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Cocktail & Poster Display session

60P - MAPKAP1/SIN1: A promising therapeutic target in resistant BRAF-mutated melanoma


06 Mar 2023


Cocktail & Poster Display session


Emilien Ezine


Annals of Oncology (2023) 8 (1suppl_2): 100896-100896. 10.1016/esmoop/esmoop100896


E. Ezine1, C. Lebbe2, N. Dumaz1

Author affiliations

  • 1 U976 -team 1, INSERM, 75010 - Paris/FR
  • 2 Dermatology Dept., Hopital Saint Louis AP-HP, 75010 - Paris/FR


This content is available to ESMO members and event participants.

Abstract 60P


The PI3K/AKT/mTOR pathway plays a major role in melanoma pathogenesis and is also involved in resistance to targeted therapies (TT). The mTORC2 complex plays an important role in this pathway allowing activation of AKT and contributes to the development of BRAF-mutated (BRAFm) melanomas and their resistance to treatments. Once activated, AKT phosphorylates several effector proteins, thus regulating multiple key cellular processes, including proliferation, survival, motility, metabolism and angiogenesis.The goal of our project is to study this complex in melanoma in order to target it specifically. For this purpose, we are focusing more particularly on one principal protein of this complex: SIN1 (also called MAPKAP1) involved in the stabilizing of mTORC2 complex, in its substrate’s specificity, and a major player in the total activation of AKT.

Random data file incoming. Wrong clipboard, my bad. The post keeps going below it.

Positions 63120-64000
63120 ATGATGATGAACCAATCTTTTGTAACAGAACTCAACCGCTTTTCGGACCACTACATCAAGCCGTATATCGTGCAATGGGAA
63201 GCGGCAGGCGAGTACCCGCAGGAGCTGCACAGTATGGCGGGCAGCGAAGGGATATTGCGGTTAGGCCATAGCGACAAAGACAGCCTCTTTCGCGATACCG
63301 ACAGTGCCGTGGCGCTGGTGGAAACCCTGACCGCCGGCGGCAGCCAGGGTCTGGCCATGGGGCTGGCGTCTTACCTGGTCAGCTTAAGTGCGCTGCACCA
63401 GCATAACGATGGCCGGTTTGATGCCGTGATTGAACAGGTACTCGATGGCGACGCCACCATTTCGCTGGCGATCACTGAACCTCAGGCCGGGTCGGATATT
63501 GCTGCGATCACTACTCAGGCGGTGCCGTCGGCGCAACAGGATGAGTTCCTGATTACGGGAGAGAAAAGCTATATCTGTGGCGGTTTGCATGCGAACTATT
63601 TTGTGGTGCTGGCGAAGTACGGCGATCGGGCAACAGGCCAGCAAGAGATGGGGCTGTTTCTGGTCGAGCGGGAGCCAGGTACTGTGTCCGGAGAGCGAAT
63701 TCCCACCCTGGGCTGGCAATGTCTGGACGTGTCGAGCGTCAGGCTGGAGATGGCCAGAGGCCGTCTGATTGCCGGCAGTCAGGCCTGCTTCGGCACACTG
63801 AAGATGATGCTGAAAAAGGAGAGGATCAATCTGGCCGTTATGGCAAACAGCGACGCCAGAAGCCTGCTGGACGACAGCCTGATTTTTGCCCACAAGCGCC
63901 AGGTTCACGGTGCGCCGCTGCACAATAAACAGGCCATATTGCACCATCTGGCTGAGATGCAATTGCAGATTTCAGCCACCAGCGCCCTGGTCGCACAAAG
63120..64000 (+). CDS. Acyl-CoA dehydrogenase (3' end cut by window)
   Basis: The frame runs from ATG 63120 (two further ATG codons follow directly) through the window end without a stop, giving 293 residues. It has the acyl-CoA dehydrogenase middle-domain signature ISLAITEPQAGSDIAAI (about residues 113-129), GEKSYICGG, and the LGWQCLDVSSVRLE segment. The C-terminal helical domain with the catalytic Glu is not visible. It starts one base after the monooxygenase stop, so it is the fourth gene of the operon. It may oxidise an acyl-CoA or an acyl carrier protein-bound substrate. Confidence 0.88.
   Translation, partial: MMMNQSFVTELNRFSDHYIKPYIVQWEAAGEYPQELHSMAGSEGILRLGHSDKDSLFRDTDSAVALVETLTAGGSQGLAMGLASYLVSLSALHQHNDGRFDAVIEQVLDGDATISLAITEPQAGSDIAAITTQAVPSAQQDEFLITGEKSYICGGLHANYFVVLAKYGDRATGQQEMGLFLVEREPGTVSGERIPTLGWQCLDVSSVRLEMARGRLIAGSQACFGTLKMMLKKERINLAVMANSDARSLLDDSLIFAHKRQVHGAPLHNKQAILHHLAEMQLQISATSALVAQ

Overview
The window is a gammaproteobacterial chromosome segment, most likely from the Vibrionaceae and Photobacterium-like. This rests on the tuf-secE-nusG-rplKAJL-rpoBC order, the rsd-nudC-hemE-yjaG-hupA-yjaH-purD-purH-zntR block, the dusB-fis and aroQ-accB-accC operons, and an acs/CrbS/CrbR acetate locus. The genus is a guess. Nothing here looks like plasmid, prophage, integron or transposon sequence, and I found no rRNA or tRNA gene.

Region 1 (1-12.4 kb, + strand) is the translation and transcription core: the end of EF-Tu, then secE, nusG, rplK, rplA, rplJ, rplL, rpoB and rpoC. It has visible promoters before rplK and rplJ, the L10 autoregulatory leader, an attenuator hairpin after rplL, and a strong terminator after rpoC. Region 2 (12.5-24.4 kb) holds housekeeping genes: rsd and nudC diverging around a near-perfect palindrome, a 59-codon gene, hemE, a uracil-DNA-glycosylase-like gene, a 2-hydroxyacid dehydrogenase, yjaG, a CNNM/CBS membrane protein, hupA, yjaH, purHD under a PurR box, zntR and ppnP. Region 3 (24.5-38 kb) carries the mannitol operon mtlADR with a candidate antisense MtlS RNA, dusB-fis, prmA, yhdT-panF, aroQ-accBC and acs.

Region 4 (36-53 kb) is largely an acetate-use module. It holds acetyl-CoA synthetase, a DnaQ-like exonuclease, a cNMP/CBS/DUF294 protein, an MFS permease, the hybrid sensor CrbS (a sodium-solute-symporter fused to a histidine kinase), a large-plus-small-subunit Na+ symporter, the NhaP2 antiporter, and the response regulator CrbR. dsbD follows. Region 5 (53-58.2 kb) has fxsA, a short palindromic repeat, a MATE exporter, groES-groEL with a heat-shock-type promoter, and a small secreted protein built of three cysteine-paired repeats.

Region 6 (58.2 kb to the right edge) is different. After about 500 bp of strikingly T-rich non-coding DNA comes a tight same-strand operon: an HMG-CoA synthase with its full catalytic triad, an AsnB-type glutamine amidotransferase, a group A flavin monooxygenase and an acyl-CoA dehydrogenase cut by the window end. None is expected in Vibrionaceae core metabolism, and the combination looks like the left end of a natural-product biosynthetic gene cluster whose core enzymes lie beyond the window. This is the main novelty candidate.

We are analysing SIN1 expression, by quantitative RT-PCR and IHC and its interaction with other proteins, by Proximity Ligation Assay (PLA), in situ in melanoma biopsies of the French national MELBASE cohort. We will correlate these results with clinico-biological data from MELBASE to determine if there is a diagnostic or prognostic value of these analyses. In a second step, we are mapping the minimal domain of SIN1/NRAS interaction by Peptide Array to develop cell-permeable peptides to inhibit NRAS/mTORC2 interaction. Furthermore, we are evaluating whether SIN1 has also functions independent of the mTORC2 complex in melanoma, by searching for other partners of SIN1 by PLA in melanoma lines.


Our preliminary results show that mTORC2 interacts with NRAS in BRAFm melanoma and that inhibiting the NRAS/mTORC2 interaction reduces the proliferation of melanoma cell lines and in particular those resistant to TT. This leads us to develop inhibitors to specifically target resistant melanomas.


The results of this project will provide us a better understanding of the mTORC2 signalling pathway in the development of BRAFm melanoma and its response to TT. Given the lack of a specific mTORC2 inhibitor at this time, SIN1 could be an ideal therapeutic target to aim for mTORC2.

Clinical trial identification

Editorial acknowledgement

Legal entity responsible for the study

The authors.


Fondation ARC.


All authors have declared no conflicts of interest.

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